http://www.flickr.com/photos/kathytosi/5975639711/

  5. YUM! Love chorizo – the pan worked a treat :)

  6. ooo ooo I forgot to say why I deserve a new pan :) welllllllllll this one was a gift about 5 years ago from my Mum and now that I’m only working part time because I have a little bubba I can’t afford to buy a new one. Plus I will love and protect it and I will never ever let /cough Matt /cough near it!

  7. I just bought two more pan .. i just can’t get enough of these! And that risotto .. am drooling!!!

  8. That looks sooooooo good! I gotta try this with soyrizo =).

  9. Emmaline says:

    Hi Ellie, I found your blog last week and I’m in love! I attempted the lemon cupcakes the other night, not as good as yours but not too bad for first attempt ;-) I will definitely be trying this yummy looking risotto tonight, perfect for the windy rainy weather.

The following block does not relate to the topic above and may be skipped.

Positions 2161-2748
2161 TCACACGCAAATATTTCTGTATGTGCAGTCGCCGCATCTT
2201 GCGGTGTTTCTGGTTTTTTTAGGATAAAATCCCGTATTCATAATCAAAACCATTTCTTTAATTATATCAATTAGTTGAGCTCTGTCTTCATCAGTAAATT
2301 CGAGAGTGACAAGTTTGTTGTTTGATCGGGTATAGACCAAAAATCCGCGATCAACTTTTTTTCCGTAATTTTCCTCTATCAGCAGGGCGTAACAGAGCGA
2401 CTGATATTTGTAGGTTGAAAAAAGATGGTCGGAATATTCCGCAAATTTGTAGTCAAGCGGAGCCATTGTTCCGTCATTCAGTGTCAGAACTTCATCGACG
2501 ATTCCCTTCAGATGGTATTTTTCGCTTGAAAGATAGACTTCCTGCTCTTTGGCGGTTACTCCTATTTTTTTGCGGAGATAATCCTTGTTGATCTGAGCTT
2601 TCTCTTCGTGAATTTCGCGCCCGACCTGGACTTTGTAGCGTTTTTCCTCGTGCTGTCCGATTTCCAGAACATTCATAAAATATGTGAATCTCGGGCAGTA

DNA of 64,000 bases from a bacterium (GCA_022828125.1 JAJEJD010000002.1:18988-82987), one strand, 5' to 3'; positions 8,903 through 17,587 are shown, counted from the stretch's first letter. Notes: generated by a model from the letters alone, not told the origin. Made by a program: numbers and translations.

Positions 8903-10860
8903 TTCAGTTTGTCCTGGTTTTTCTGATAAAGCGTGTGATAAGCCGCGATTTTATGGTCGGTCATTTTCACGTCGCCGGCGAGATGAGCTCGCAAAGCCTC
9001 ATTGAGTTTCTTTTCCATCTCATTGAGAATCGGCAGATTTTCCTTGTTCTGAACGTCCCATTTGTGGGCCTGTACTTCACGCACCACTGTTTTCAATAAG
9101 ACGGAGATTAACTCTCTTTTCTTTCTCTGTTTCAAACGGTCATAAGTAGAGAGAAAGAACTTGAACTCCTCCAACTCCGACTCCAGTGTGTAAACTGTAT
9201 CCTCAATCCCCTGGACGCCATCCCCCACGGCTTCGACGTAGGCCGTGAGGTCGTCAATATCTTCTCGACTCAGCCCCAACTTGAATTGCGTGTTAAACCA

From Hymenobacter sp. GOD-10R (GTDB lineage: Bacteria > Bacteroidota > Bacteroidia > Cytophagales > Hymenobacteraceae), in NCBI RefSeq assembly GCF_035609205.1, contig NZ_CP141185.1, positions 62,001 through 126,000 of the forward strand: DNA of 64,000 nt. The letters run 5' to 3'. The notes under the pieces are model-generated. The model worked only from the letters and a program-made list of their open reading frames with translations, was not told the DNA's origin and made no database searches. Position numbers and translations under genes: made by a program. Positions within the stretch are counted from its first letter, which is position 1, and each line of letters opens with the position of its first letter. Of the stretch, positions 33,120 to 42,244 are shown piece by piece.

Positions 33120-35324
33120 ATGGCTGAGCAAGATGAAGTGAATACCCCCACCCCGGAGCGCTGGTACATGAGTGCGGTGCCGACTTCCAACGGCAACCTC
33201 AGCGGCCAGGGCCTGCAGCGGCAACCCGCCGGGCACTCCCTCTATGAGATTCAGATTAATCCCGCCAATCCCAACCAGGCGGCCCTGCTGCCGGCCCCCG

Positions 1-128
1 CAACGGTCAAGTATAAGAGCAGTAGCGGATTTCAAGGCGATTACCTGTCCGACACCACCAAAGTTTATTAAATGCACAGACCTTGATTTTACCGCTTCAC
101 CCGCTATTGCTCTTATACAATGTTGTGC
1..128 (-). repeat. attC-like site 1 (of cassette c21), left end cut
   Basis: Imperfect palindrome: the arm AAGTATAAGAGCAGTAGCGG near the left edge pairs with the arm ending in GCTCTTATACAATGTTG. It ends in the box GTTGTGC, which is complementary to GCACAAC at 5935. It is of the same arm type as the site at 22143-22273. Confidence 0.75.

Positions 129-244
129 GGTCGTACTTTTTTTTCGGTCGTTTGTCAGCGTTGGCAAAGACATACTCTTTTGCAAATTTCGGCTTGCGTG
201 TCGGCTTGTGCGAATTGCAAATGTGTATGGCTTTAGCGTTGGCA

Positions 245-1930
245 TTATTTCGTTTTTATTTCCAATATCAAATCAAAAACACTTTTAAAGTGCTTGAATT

10. I was given our old family fry pan when I moved out of home so this poor dear has seen my two brothers and I abusing it as we learned how to cook before it was even officially mine, five years later. Now I have hung onto it for a further couple of years and gosh, the wear is showing! Being a student, new cookware on a whim is never really an option as buying the food to fill the pan with is always the first priority. As good as this pan has been, the damage to the surface sometimes makes cooking more difficult and impractical than it should be which is a shame because after some days at uni cooking is the light at the end of the tunnel! Speaking of which, this recipe is definitely on the books for next week after class. It looks so warming!

    http://i54.tinypic.com/33axir4.png